AMP-activated protein kinase inhibits angiotensin II-stimulated vascular smooth muscle cell proliferation

Daisuke Nagata, Ryo Takeda, Masataka Sata, Hiroshi Satonaka, Etsu Suzuki, Tetsuo Nagano, Yasunobu Hirata
Circulation 2004 July 27, 110 (4): 444-51

BACKGROUND: AMP-activated protein kinase (AMPK) is a stress-activated protein kinase that works as a metabolic sensor of cellular ATP levels. Here, we investigated whether AMPK signaling has a role in the regulation of the angiotensin II (Ang II)-induced proliferation signal in rat vascular smooth muscle cells (VSMCs).

METHODS AND RESULTS: Aminoimidazole-4-carboxamide-1-beta-ribofuranoside (AICAR) activated AMPK in rat VSMCs and inhibited Ang II-induced extracellular signal-regulated kinase 1/2 phosphorylation but not that of p38 MAPK or Akt/PKB. Although Ang II activated AMPK, this activation was significantly inhibited by catalase, N-acetylcysteine, and diphenyleneiodonium chloride, an NADPH oxidase inhibitor. Moreover, the observation that AMPK was activated by H2O2 suggests that AMPK is redox sensitive. The Ang II type 1 receptor antagonist valsartan but not the Ang II type 2 receptor antagonist PD123319 significantly inhibited Ang II-induced AMPK activation, suggesting that Ang II-induced AMPK activation was Ang II type 1 receptor dependent. Whereas 3H-thymidine incorporation by VSMCs treated with Ang II was significantly inhibited when the cells were pretreated with 1 mmol/L AICAR, the inhibition of AMPK by dominant-negative AMPK overexpression augmented Ang II-induced cell proliferation. Subcutaneous injection of AICAR (1 mg/g body weight per day) for 2 weeks suppressed neointimal formation after transluminal mechanical injury of the rat femoral artery.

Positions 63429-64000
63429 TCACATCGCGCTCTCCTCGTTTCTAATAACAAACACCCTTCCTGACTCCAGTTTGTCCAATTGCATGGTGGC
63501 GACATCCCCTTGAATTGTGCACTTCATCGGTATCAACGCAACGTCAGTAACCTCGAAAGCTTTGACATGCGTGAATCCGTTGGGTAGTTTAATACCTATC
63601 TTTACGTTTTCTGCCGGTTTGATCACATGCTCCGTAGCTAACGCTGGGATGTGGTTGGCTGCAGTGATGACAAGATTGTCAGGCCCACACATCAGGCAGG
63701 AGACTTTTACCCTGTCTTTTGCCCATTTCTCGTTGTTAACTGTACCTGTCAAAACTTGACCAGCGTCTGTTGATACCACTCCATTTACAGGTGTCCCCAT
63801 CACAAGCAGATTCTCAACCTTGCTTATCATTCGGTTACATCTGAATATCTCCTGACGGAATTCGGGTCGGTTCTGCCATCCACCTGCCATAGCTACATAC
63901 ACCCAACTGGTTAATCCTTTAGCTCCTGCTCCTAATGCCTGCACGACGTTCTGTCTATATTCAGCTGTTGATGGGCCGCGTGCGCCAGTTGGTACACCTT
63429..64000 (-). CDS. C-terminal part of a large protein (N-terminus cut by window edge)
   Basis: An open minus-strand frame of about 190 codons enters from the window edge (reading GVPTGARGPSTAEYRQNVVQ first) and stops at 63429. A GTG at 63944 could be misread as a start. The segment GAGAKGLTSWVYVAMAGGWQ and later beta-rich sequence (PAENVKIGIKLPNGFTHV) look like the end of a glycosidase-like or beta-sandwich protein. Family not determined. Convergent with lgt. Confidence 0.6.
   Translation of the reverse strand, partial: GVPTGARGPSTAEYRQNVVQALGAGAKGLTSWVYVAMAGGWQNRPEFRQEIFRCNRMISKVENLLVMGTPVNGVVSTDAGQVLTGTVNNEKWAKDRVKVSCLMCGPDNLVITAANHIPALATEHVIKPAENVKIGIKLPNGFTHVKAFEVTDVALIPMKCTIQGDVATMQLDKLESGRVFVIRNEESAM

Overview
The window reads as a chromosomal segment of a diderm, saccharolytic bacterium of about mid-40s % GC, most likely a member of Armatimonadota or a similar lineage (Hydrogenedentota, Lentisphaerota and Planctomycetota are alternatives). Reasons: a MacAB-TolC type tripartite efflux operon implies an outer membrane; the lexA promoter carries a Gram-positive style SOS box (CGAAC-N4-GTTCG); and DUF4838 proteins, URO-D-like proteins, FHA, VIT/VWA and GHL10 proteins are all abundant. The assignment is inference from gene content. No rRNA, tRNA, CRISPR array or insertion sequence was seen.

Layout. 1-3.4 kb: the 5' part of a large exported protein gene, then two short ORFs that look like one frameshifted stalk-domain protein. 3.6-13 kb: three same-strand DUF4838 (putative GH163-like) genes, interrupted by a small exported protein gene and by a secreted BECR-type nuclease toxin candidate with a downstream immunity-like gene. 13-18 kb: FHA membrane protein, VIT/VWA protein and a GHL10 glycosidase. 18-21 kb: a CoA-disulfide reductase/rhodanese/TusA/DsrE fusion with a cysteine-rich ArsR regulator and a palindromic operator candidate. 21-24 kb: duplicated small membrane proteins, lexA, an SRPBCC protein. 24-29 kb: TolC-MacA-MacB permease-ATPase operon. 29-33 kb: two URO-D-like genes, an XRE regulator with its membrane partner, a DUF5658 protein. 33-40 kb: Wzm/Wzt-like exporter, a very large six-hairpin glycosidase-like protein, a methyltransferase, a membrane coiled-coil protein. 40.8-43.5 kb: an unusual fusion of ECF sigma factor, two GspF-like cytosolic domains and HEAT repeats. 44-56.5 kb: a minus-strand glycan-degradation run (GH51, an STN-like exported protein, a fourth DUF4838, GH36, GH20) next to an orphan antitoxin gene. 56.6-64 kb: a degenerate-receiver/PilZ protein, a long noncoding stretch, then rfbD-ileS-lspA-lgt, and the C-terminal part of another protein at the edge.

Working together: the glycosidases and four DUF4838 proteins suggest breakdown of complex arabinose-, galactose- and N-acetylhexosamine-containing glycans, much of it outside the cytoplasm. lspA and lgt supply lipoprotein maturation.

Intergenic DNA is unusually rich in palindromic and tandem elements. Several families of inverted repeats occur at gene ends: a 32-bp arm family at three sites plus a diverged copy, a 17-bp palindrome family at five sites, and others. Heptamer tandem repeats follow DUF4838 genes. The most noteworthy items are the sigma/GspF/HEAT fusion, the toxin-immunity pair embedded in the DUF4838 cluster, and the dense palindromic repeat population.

CONCLUSIONS: Our findings indicate that Ang II-induced AMPK activation is synchronized with extracellular signal-regulated kinase signaling and that AMPK works as an inhibitor of the Ang II proliferative pathway. AMPK signaling might serve as a new therapeutic target of vascular remodeling in cardiovascular diseases.

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